Even though they wreck havoc on photography, I only buy CFLs instead of incandescents. But does anyone else think this is a backwards way to go about transitioning?
[Law or Market after the jump]
I’m thinking simple economics should naturally cause the shift without resorting to an arbitrary structural change. To my mind, the only inherencies I can think of are arbitrage and externality.
In arbitrage, what might occur is the person buying the bulb, in which CFLs have a higher up-front cost and shorter life, is not tied economically to the person paying the electrical bill, in which CFLs save more than enough money. Does this happen often? In the case of apartments, even though water and heating is sometimes provided, I always have to pay my electrical bill. In the case of office buildings, they seem to be using track fluorescent lighting already and most landowners seem to have wised up to the benefits to them of saving electrical costs by automatically turning off air conditioning in the weekends and shutting off the lights in the evenings.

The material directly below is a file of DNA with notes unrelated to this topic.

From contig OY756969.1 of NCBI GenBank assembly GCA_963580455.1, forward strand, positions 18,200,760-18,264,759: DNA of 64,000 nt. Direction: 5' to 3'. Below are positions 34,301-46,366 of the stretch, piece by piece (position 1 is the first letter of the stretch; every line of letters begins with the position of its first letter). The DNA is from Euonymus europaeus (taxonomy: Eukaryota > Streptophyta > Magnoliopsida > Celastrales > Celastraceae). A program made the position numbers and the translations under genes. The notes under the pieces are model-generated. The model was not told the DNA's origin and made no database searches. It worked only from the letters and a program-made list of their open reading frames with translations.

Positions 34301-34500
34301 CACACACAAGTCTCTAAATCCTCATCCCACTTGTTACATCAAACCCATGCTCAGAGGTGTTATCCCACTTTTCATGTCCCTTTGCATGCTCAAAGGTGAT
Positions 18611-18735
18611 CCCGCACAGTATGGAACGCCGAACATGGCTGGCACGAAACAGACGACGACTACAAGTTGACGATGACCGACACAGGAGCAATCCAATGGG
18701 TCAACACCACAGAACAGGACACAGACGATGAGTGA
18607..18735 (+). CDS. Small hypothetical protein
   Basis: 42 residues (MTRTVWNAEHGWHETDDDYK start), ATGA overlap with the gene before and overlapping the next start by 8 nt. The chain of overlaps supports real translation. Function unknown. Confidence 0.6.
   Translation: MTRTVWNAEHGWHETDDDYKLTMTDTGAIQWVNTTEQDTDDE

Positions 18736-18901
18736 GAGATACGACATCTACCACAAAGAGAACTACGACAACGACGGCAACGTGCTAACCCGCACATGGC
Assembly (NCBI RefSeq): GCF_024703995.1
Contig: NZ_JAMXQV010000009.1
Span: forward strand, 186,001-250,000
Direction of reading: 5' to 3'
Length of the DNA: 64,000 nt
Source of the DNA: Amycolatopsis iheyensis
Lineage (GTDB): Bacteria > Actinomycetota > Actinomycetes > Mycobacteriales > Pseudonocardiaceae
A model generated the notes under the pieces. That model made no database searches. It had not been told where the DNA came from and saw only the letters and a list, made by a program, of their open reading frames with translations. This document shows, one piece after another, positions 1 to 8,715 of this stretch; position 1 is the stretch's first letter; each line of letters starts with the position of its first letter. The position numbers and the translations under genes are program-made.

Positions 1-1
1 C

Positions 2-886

Externality seems a far more likely inherency. The costs of our electricity may be subsidized by the government or the costs of pollutants in the creation of the electricity may be hidden from the market by distance or time. If that is the case, instead of resorting to laws restricting consumer freedom, we should be dealing with the fundamental inherency that is causing poor purchasing decisions. For instance, a carbon tax or pollution credits. This should increase the cost of electricity in the short term and cause people to naturally decide whether the advantages of incandescent lightbulbs (dimmable, nice black body spectrum) are worth the cost.
BTW, there is a large variance in the color and quality of light put out by various brands of CFL lightbulbs. If you find you dislike CFL, be sure to try out different ones before writing the whole thing off.